Each week this season, we’ll take the temperature of the Nationals roster to see whose stock is rising or falling.
Team slash: .253/.367/.474
Team ERA: 3.23
Runs per game: 5.3
Anthony Rendon, 2B: .333 AVG/ 2 HR/ 5 RBI
Ah, so this is the guy who finished fifth in NL MVP voting last year. For the first time all season, Rendon is finally showing what makes him one of the best infield bats in the NL. When he's on, it puts pitchers in serious conflict: Should they challenge Rendon, or deal with Bryce Harper, who hits right behind him? It's the scenario the Nats were hoping for much earlier in the season, but is only just coming to fruition right now.
Bryce Harper, RF: .375 AVG/ 1.153 OPS
Speaking of Harper, has he ever gone into a slump this season? It doesn't really feel like it, despite the rest of the lineup's struggles. At 22, he's been the steadying force for an offense that has had its issues for most of 2015. His NL MVP case might be hurt a bit by the team's decline, with voters typically gravitating towards players on playoff clubs. But Harper's numbers might be too good to deny, especially considering how they outpace other Nats hitters by a wide margin.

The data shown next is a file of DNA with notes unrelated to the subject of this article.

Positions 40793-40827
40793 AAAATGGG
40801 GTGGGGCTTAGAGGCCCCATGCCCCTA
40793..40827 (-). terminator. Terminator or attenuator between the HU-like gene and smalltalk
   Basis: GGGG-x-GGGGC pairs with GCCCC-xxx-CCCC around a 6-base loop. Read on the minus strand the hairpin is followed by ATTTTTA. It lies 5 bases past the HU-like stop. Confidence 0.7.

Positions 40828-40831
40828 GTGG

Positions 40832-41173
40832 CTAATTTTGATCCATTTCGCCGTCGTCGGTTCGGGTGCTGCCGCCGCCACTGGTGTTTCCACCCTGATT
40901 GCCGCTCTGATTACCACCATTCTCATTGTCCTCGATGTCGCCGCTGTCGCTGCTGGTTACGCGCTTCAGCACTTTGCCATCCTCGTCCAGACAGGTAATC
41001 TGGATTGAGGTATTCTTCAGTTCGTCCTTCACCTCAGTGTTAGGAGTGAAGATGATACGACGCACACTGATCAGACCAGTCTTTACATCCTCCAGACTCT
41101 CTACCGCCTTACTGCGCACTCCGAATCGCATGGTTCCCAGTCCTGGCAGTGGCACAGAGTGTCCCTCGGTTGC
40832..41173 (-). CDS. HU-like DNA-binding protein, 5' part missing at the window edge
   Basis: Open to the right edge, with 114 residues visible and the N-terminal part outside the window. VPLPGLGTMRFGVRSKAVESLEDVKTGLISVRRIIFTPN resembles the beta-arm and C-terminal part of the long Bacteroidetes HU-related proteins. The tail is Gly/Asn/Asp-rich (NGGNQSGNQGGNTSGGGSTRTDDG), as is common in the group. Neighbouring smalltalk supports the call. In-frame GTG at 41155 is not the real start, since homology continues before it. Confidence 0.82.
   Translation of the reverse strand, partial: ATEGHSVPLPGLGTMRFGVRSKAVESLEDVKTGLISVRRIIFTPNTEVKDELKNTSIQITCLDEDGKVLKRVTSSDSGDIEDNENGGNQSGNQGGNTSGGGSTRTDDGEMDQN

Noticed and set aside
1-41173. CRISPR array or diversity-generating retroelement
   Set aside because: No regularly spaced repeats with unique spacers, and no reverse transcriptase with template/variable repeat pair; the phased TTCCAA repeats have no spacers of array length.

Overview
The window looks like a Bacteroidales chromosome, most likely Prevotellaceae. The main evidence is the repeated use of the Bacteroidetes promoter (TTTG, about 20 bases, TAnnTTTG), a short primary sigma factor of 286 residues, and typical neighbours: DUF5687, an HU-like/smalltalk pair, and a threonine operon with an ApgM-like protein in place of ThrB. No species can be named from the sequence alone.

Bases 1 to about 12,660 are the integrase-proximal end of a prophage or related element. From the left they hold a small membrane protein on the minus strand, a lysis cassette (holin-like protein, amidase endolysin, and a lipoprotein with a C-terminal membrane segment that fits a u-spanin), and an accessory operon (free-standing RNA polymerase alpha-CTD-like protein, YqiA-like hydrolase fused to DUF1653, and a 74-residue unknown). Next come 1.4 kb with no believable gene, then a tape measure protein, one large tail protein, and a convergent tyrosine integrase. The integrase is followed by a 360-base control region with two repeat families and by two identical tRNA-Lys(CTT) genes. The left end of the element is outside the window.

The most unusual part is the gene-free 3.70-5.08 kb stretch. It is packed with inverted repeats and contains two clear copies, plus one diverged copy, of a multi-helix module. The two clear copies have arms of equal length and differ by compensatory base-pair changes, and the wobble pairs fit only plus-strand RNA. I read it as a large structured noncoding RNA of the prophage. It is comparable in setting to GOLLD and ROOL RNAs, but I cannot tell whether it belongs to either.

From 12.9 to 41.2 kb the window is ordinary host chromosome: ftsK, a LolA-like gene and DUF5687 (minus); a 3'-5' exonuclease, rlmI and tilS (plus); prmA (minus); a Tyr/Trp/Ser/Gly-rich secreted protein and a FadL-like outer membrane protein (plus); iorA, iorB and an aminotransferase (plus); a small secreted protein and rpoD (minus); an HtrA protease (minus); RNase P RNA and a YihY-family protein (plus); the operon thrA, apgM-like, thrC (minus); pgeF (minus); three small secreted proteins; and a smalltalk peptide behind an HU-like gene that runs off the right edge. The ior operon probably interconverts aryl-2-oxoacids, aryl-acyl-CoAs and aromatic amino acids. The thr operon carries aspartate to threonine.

Wilson Ramos, C: .353 AVG/ 2 HR/ 1.215 OPS
The good news for Ramos this season? He's managed to stay healthy. The bad news? He's yet to establish himself as one of the best power-hitting catchers in the game as some thought he could be. Not that he hasn't been trying. He's been efforting to rediscover his power stroke from earlier in his career (particularly 2011 and 2013), trying to figure out what was working well in those years compared to what he's been doing lately. And if this past week is any indication, perhaps it's starting to pay off. He's hit home runs in back-to-back games -- the first time he's done that all season.
Gio Gonzalez, SP: 5.0 IP/ 0-1/ 7.20 ERA
It seemed like Gio had a solid run for a while where he was quietly establishing himself one of the more consistent starters in the rotation. But after a recent rough patch -- he's 0-2 in his last two starts and has allowed 10 earned runs combined -- he finds himself listed here. When Gonzalez is off, he exhibits the same old problems; he doesn't throw his curve ball for strikes, he struggles to command the zone and he's not particularly pitch efficient. As Nats fans know, this is not the time for anyone on the staff to have a hiccup. The margin for error for each game is razor thin, so the rotation has no choice but to be at its best the last few weeks of the season if the club hopes to play in October.